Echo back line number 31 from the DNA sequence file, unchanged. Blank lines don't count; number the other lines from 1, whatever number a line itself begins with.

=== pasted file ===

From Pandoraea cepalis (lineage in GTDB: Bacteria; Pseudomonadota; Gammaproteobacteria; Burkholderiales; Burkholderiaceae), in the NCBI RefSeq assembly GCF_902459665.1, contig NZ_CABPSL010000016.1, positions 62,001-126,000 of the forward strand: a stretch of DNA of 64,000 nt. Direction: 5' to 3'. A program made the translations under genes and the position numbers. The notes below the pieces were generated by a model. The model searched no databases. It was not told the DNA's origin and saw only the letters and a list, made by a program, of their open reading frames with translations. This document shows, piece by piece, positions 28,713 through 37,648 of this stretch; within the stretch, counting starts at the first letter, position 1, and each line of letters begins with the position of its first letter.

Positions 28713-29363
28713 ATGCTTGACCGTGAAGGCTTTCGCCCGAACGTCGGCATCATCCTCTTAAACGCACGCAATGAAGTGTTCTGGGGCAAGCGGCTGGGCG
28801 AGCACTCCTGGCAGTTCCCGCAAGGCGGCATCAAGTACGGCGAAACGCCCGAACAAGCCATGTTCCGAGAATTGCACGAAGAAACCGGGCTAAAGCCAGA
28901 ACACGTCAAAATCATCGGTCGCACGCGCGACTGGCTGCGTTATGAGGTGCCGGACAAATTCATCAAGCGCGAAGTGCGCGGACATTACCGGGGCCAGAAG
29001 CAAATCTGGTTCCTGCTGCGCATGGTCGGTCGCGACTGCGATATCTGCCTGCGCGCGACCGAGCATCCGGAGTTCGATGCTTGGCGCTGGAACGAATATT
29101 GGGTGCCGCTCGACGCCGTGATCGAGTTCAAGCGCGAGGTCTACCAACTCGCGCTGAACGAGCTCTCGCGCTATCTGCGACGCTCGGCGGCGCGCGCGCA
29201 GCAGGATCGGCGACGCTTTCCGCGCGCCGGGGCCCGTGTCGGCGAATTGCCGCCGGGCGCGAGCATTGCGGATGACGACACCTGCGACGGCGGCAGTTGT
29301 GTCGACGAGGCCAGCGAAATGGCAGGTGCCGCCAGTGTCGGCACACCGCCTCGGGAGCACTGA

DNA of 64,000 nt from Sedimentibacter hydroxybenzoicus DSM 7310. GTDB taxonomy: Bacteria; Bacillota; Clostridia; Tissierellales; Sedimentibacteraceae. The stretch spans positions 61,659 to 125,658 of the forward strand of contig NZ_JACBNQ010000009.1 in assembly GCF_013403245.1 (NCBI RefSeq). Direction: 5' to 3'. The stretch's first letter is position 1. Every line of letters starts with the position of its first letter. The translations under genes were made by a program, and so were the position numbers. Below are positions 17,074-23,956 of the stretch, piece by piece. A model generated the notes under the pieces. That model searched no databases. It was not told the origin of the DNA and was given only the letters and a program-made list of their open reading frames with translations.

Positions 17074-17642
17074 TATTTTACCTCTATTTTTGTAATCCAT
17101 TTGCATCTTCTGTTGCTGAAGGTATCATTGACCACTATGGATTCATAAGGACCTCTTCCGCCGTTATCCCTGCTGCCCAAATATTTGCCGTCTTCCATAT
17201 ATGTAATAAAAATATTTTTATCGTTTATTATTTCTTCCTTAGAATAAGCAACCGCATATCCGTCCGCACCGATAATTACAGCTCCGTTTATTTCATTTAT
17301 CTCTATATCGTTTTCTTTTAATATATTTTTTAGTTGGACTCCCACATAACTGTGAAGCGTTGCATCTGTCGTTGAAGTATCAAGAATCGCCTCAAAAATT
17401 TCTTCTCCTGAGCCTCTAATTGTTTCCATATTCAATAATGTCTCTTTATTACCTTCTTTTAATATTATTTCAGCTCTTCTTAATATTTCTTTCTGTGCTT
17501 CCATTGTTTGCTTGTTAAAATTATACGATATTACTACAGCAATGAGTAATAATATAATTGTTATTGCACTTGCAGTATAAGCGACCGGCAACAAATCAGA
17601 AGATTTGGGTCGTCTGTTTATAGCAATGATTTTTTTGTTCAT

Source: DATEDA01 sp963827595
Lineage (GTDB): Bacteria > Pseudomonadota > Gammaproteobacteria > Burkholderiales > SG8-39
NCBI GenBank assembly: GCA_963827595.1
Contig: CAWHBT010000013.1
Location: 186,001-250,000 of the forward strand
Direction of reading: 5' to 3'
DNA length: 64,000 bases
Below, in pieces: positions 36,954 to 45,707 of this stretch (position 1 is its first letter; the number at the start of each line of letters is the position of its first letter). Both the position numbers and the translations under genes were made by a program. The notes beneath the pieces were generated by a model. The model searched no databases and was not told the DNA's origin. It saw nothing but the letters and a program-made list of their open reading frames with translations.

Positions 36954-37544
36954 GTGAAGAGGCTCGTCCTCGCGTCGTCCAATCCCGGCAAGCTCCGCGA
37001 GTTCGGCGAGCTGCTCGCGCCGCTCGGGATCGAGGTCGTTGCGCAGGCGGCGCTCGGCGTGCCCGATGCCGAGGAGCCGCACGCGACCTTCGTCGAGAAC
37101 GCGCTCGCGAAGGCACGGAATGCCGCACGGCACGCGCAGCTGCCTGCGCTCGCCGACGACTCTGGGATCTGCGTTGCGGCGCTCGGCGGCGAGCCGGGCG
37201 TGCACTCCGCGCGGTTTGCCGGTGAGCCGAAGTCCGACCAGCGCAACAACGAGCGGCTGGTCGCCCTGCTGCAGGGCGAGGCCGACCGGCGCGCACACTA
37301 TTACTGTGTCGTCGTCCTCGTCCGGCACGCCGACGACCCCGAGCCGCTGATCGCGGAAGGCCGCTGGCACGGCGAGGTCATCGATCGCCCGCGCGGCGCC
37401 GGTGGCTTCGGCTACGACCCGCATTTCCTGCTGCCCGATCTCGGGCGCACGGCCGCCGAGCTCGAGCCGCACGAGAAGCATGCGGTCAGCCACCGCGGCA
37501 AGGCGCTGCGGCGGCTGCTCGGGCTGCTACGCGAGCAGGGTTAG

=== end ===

37201 TGCACTCCGCGCGGTTTGCCGGTGAGCCGAAGTCCGACCAGCGCAACAACGAGCGGCTGGTCGCCCTGCTGCAGGGCGAGGCCGACCGGCGCGCACACTA